Ice Core Secrets Could Reveal Answers to Global Warming

At the Stable Isotope Lab in Boulder, Colo., scientists are doing a lot of the same things that those CSI folks do on TV. But instead of being “crime scene investigators,” these experts are more like “cold scene investigators.” Geoscientists like lab director Jim White work primarily with one raw material : ancient ice, in…

Greenland Ice Mass Loss: Jan. 2004 – June 2014

GRACE consists of twin co-orbiting satellites that fly in a near polar orbit separated by a distance of 220 km. GRACE precisely measures the distance between the two spacecraft in order to make detailed measurements of the Earth’s gravitational field. Since its launch in 2002, GRACE has provided a continuous record of changes in the…

Doubling times of 10, 20 or 40 years yield sea level rise of several meters

According to a new study, sea level rise of several meters might happen faster then previously thought. Based on data from past climate changes, when sea level rose to +5–9 m, including the occurrence of extreme storms – during a time when temperatures were less than 1 ◦C warmer than today, experts warn of similar…

Rivers of meltwater on Greenland’s ice sheet contribute to rising sea levels

Using satellite and field work after an extreme melt event in Greenland, a UCLA-led study finds that melt-prone areas on its ice sheet develop a remarkably efficient drainage system of stunning blue streams and rivers that carry meltwater into moulins (sinkholes) and ultimately the ocean. However, the team’s measurements at the ice’s edge show that…

Greenland ice sheet collapse, triggered ancient sea level rise 400,000 years ago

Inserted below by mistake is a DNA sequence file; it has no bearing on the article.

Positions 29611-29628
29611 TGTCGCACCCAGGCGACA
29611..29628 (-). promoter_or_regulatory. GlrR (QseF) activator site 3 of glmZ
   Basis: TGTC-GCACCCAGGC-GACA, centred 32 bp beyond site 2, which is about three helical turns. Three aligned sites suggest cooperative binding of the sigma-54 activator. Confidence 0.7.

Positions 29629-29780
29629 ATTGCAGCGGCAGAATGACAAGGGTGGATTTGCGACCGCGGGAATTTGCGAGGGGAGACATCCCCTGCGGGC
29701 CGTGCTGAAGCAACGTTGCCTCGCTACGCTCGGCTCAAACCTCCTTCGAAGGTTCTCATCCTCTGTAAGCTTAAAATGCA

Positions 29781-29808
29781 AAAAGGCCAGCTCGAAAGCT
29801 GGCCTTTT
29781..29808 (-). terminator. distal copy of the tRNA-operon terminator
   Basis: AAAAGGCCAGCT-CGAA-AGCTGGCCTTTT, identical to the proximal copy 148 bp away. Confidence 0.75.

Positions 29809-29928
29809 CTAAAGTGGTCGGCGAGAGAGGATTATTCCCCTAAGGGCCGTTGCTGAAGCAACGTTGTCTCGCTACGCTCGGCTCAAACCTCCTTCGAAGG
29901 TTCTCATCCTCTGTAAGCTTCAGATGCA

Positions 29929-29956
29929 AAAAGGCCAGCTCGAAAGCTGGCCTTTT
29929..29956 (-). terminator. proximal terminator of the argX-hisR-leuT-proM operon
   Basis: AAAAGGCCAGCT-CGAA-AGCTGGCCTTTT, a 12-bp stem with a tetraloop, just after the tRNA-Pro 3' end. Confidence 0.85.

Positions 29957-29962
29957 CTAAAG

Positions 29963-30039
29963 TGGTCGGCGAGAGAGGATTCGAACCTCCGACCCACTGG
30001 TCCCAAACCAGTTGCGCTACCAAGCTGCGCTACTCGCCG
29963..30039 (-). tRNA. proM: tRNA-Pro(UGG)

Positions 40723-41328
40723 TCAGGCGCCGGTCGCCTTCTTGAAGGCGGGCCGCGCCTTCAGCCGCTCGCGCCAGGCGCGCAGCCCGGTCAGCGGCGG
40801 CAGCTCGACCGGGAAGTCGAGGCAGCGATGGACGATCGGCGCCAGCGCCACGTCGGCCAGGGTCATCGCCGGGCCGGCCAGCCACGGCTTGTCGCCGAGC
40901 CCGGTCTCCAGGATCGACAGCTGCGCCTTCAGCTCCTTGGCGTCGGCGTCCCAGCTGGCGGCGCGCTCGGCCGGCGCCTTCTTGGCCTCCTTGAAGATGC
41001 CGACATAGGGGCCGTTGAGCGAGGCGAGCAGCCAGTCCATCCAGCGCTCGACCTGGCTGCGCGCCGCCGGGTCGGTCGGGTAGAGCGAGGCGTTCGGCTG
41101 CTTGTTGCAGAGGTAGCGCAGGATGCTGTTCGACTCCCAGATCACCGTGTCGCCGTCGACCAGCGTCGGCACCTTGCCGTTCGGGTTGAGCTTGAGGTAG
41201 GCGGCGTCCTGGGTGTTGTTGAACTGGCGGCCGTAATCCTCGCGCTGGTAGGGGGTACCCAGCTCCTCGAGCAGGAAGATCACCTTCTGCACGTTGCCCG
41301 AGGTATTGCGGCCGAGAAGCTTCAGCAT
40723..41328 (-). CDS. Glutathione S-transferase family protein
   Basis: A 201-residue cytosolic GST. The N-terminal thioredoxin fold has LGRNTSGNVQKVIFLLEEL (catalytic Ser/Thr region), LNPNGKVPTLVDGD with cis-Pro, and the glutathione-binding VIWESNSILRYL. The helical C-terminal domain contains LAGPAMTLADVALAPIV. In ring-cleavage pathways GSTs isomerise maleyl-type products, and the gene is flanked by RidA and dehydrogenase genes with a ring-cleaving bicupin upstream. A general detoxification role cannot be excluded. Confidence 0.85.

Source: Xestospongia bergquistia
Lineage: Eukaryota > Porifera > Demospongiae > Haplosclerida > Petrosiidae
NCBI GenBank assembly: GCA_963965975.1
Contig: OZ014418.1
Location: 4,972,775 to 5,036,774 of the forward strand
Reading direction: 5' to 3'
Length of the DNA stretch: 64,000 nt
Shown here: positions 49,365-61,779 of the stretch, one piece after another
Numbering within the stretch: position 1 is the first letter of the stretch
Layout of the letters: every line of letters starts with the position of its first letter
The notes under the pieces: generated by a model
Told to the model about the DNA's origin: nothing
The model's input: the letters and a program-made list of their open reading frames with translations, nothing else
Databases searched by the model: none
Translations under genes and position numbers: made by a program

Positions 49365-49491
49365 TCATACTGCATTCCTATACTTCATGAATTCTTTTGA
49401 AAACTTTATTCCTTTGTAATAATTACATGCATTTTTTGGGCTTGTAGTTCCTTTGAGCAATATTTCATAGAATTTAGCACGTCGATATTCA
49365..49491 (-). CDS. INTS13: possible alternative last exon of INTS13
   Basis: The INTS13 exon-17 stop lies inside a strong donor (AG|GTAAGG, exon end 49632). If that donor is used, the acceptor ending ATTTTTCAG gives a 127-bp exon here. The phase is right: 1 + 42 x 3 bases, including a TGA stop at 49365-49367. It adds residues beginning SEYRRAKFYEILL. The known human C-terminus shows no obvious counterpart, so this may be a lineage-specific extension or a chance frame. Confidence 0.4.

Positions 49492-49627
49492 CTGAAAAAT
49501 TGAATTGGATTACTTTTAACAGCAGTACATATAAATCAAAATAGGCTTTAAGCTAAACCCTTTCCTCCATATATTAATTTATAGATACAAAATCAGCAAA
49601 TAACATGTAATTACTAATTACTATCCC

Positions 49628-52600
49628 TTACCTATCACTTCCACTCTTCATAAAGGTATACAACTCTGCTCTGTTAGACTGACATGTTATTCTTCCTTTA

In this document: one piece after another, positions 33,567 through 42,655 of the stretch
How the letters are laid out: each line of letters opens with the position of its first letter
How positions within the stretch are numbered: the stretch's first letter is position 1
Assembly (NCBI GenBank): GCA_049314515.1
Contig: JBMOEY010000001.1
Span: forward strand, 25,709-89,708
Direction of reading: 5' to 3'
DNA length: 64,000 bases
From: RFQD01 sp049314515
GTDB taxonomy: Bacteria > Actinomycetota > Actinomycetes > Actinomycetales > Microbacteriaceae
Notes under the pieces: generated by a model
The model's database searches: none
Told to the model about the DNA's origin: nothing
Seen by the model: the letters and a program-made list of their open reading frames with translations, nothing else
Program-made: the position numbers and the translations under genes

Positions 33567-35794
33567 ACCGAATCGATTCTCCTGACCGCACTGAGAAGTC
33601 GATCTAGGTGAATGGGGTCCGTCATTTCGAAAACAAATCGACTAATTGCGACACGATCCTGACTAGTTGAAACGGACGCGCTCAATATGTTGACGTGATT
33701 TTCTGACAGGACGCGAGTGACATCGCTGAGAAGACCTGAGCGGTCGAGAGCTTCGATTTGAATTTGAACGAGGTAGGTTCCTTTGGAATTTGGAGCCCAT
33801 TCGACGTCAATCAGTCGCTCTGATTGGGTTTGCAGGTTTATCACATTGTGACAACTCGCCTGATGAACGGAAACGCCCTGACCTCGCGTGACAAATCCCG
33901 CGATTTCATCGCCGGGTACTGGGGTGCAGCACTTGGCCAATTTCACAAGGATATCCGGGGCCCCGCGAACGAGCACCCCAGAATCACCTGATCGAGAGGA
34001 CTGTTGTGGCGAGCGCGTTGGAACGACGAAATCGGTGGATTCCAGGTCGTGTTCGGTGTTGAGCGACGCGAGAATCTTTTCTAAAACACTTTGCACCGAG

New evidence suggest that the longest interglacial (the time in between ice ages) – a warming period, called Marine Isotope Stage 11, more than 400,000 years ago, created nearly complete deglaciation of southern Greenland, thus contributed 4-6 meters to global sea level rise at that period. Overall se alevel rose about 6-13 meters above present…

Ice cores what they reveal and how deniers distort the data

First posted in 2011, still popular on denialist blogs. Peter Sinclair explains:  A widely circulated piece of climate denial nonsense purports to use legitimate evidence from Greenland ice cores to debunk the record of global warming. Displaying temperature records out of context, and making the claim of legitimacy by citing the data, and it’s primary author,…

The Fingerprints of Sea Level Change

This meeting was held March 31-April 2, 2011 at the AAAS Auditorium, in Washington, D.C. and was organized by Rita Colwell, Christopher Field, Jeffrey Shaman, and Susan Solomon Meeting Overview Climate science is addressing issues that require an increasingly interdisciplinary perspective, posing new challenges to scientists and to the organization and support of this science.…

Melting Point Greenland – 2012 Documentary

2013 National Headliners Award First Prize Environmental Reporting HD 42 mins In the summer of 2012, one of the most vital ecosystems on earth, the Greenland ice sheet, experienced a meltdown that alarmed scientists the world over. Greenland is an island encased in ice and it’s the world’s second largest ice sheet after Antarctica. That…

Sea level rise: New iceberg theory points to areas at risk of rapid disintegration

Video published on YouTube Nov 21, 2012 | Article published on July 22, 2013 by Nicole Casal Moore / University of Michigan ANN ARBOR—In events that could exacerbate sea level rise over the coming decades, stretches of ice on the coasts of Antarctica and Greenland are at risk of rapidly cracking apart and falling into…

NASA Operation IceBridge: Stunning Aircraft Travel – Documenting Antarctic and Greenland Change

Published on YouTube Aug 16, 2013: The views from the cockpit of NASA’s P-3B aircraft on an Operation IceBridge campaign are truly stunning. The mission doesn’t travel to both ends of the Earth for the scenery of course — the airborne mission is there to collect radar, laser altimetry, and other data on the changing…